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Keeping injured voices hush-hush: Why professional singers and actors often don’t seek treatment for vocal illness

Keeping injured voices hush-hush: Why professional singers and actors often don’t seek treatment for vocal illness

Professional singers and actors are at higher risks of vocal injury. Performing artists need to master their voices in a sophisticated way to meet the esthetic demands of their work. Most people may not pay much attention to their own voices, but for performing artists, any minor changes in their voice can prevent them from working and can seriously disrupt their life and career.

One common form of voice disorders are benign vocal fold lesions, such as nodules and polyps. Affected individuals may experience voice breaks and difficulty in singing high notes, for instance.

Among professional singers, about 46 percent reported having a history with voice disorders, compared to 18 percent of the general population. For those in their early training, almost 60 percent of students in drama acting showed clinical signs of vocal dysfunctions.

At the Voice and Upper Airway Research Lab at McGill University, we study a broad range of upper airway and laryngeal health conditions using computational models and cell cultures as well as human studies. In the Canadian health-care system, the medical specialists who manage patients with voice disorders include ear, nose and throat doctors (ENTs, also known as otolaryngologists) and speech-language pathologists.

Stigma and vocal health

Stigma is a social phenomenon whereby individuals are marked as different, enabling discrimination and inequality. Stigma around a medical condition often makes the condition worse because of the stress it causes. Additionally, people who experience a health-related stigma are often reluctant to seek professional medical help. For example, individuals with mental illnesses like depression and addiction are less likely to seek counselling because of the stigma around those conditions.

Similarly, voice disorders also carry a stigma among performing artists. This has made performers hesitate to seek proper and timely medical help. Broadway singers have reportedly preferred not to disclose that they have had a voice disorder because it could damage their career prospects.

In addition to these external pressures, performers blame themselves for their vocal health issues, believing they are the sign of an unskilled performer. In truth, even highly skilled and successful artists can have voice disorders. However, the scientific evidence for vocal stigma is mostly anecdotal.

For a master’s thesis project conducted at our lab, we wanted to find out how vocal stigma might affect Canadian performers. Specifically,

An online survey of vocal stigma was designed to answer these questions. With the help of the National Association of Teachers of Singing (NATS) and the Alliance of Canadian Cinema, Television and Radio Artists (ACTRA), 200 Canadian singers and actors ages 21 to 65 were recruited to complete the 64-item survey. An additional 200 Canadians, who did not have any experience in the performance industry, were also recruited to complete the same online survey as study controls.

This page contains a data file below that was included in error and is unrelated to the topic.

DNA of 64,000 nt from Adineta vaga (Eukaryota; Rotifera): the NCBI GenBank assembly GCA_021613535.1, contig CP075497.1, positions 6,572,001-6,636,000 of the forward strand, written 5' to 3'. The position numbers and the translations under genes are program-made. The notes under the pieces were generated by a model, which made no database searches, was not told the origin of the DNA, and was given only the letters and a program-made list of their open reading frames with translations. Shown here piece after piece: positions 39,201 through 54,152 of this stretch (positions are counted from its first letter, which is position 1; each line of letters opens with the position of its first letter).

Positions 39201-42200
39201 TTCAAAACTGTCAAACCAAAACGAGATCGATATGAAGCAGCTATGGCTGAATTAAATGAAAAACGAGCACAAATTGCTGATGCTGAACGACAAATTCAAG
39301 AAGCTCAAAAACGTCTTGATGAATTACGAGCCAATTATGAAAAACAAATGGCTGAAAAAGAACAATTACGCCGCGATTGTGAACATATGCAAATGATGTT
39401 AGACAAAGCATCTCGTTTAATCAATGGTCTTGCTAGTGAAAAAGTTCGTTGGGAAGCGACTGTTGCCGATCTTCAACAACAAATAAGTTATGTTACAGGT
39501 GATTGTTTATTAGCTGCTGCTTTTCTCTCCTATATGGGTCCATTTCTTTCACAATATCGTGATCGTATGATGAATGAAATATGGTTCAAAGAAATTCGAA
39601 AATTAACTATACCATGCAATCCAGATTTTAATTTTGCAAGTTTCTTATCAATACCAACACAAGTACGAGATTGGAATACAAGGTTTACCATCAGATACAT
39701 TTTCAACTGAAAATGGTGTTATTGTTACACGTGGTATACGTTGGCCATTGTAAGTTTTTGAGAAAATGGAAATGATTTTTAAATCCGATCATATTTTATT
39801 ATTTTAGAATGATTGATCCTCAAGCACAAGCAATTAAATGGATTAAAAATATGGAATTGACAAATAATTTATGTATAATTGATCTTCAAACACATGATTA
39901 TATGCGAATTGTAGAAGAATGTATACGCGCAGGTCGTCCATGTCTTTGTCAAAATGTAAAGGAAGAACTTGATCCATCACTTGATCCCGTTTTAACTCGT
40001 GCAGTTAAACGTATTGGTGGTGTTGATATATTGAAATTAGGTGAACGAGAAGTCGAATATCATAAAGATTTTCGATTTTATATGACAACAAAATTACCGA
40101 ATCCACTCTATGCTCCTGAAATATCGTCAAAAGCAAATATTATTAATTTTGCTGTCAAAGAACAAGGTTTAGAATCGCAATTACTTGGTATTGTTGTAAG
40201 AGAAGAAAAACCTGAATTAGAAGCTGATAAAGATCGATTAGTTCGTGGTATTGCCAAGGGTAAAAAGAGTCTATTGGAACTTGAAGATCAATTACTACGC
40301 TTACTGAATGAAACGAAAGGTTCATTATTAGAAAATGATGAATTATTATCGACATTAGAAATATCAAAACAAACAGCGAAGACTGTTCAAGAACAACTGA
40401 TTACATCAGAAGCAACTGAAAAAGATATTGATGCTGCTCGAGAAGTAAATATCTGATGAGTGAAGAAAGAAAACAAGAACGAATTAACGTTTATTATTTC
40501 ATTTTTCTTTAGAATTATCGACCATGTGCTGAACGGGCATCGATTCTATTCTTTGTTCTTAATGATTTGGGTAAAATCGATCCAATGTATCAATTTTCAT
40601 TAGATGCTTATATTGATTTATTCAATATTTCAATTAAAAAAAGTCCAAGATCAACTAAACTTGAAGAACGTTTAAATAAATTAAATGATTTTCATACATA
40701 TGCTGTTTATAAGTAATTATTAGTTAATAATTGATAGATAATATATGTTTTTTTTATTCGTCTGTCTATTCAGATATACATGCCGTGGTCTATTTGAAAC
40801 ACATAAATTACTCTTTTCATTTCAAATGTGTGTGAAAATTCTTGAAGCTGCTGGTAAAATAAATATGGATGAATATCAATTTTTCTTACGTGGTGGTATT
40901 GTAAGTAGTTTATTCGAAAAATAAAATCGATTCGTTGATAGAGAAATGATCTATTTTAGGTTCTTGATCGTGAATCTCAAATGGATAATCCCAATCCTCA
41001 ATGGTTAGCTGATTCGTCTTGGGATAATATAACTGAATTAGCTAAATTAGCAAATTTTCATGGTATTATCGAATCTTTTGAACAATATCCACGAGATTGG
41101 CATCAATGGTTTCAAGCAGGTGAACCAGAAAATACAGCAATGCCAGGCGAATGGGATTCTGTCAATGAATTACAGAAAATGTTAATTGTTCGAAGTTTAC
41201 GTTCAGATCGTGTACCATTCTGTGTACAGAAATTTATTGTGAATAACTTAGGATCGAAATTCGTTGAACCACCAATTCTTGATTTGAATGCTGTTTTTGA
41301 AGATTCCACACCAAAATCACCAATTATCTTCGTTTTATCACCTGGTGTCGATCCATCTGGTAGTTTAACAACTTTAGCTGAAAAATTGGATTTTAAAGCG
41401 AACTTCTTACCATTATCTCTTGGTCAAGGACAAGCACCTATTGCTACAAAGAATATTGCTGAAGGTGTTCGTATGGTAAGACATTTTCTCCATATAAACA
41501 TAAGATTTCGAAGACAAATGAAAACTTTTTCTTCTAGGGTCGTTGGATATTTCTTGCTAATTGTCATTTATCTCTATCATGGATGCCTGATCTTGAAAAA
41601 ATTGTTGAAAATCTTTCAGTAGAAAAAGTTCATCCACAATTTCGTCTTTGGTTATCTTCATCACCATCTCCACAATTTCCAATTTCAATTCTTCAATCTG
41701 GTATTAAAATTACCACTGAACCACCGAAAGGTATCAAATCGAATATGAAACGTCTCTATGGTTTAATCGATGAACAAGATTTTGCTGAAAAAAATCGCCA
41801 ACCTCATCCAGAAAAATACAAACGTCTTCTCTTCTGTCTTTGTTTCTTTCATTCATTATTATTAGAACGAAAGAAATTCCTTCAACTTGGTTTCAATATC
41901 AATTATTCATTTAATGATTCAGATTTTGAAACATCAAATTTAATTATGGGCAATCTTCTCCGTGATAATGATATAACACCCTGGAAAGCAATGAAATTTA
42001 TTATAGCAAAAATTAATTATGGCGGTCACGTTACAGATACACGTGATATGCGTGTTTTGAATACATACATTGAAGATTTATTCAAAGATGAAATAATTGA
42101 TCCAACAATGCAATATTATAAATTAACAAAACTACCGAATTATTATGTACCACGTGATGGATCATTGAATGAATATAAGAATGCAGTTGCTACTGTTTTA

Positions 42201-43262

Vocal stigma affects Canadian performers

Overall, Canadian performers experienced about 15 percent more vocal stigma than the study controls. Performers also showed less motivation and intention to seek help from health professions if they had vocal illness.

The study also found that younger performers and those with previous voice disorders tended to experience more vocal stigma. It is likely that artists’ reputations are more vulnerable in their early careers and that people who haven’t had a voice disorder are less aware of vocal stigma.

Our study also found that vocal stigma was characterized more by external pressures than by internal beliefs like self-blame in Canadian performers. Performers feared losing both current and future work if employers found out they have had a voice disorder.

The ensuing economic pressure can be compounded by challenges in accessing specialized vocal health services, including long wait times for public ENT clinics and the high cost of private alternatives.

Possible solutions for breaking vocal stigma

Like other stigmas, vocal stigma is a complex issue without a one-size-fits-all solution. Education and outreach from voice health experts could form part of the solution, with the potential to both reduce vocal stigma and help performers protect their voices.

For example, McGill’s School of Communication Sciences and Disorders has been holding annual public seminars, panel discussions and free voice screenings for World Voice Day. We hope to expand this program to reach more artists across the country.

Improving performers’ access to services could also play a role. For example, by improving the coverage of employment and medical insurance for performers requiring vocal health care. Upholding medical privacy is also important in ensuring that performers’ careers are not unfairly damaged by past health issues.

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